Hospitalization for Suicidal ideation or attempt in children and adolescents during the COVID-19 (Part 2): Patient Identified COVID-19 stressors

Marlene E. Garzona, PhD

Boston Children’s Hospital
Hospitalization for Suicidal ideation or attempt in children and adolescents during the COVID-19 (Part 2): Patient Identified COVID-19 stressors

Scientific Abstract

 

Background: Emerging literature has highlighted the detrimental impact of the COVID-19 pandemic on youth mental health including increased depressive symptoms due to quarantine stressors such as social isolation, loss of structure, and fears of infection. Risk factors for pediatric suicidality include the presence of mental disorders and adverse life events such as academic or social stressors. It remains unclear how different school-age youth were impacted by the lockdowns. This exploratory study will examine youth seeking hospitalization for issues related to suicidality during the pandemic and seek to identify the reported frequency of specific COVID-19 related stressors.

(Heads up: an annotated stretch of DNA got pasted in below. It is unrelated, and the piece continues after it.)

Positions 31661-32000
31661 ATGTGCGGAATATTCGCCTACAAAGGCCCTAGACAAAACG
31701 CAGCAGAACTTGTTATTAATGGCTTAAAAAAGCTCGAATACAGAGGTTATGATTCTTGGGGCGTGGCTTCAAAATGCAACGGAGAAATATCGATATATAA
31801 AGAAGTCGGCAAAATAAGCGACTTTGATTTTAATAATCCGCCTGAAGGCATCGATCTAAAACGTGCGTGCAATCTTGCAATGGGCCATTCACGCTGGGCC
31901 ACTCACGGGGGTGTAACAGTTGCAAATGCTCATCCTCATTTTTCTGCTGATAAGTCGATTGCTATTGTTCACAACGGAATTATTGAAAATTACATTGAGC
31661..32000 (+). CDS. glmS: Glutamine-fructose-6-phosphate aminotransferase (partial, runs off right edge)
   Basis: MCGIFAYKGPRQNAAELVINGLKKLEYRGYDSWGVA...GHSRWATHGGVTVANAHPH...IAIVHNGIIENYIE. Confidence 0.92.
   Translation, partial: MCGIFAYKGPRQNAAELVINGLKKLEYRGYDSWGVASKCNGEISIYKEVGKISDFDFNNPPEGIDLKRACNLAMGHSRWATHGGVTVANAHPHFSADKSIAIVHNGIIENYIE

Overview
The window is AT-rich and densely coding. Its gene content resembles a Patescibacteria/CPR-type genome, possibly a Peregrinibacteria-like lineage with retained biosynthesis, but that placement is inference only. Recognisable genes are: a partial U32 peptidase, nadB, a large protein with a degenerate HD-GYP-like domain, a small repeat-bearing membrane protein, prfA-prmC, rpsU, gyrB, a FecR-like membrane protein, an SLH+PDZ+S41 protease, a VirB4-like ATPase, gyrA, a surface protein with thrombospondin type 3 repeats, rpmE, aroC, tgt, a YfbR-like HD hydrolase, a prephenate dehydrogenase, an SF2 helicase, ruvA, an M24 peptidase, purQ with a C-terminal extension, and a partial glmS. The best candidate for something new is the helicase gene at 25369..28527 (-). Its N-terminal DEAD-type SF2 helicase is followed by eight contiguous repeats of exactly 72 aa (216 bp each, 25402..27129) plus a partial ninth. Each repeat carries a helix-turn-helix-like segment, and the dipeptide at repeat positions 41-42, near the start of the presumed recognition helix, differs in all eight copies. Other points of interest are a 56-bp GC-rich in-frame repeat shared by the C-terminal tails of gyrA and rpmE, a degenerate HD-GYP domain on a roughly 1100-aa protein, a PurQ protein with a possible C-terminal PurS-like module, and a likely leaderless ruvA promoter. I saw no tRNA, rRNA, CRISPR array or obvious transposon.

Methods: 142 patients (99 females and 43 males) were hospitalized from April 1st to June 30th, 2020 and evaluated for concerns related to suicidal ideation or attempt. A retrospective chart review was conducted to analyze various variables, including patient demographics and specific COVID-related stressors. This is an exploratory, hypothesis-generating, descriptive study— examinations will include generating frequencies and descriptive analyses.

Results: Among patients presenting to BCH for suicidal ideation and/or attempt, various stressors unique to the COVID-19 pandemic were identified, including caregiver or patient with COVID-19, anxiety about self or family members contracting COVID, loss of school or structure, loss of therapeutic supports, and quarantine/social isolation effect. The majority of patients admitted from April to June 2020 identified a COVID-19 stressor.

Conclusions: The COVID-19 pandemic and its unique stressors played a significant role for youth hospitalized for suicidal ideation or attempt between April and June 2020. Future studies will examine this question over a longer period of time. Current trends suggest that the impact of COVID-related stressors will continue to grow.

Live Zoom Session – April 21st

research Areas

Authors

Marlene E. Garzona, PhD, Rachel R. Lee PhD, Kevin K. Tsang, PhD, Serena Fernandes, MD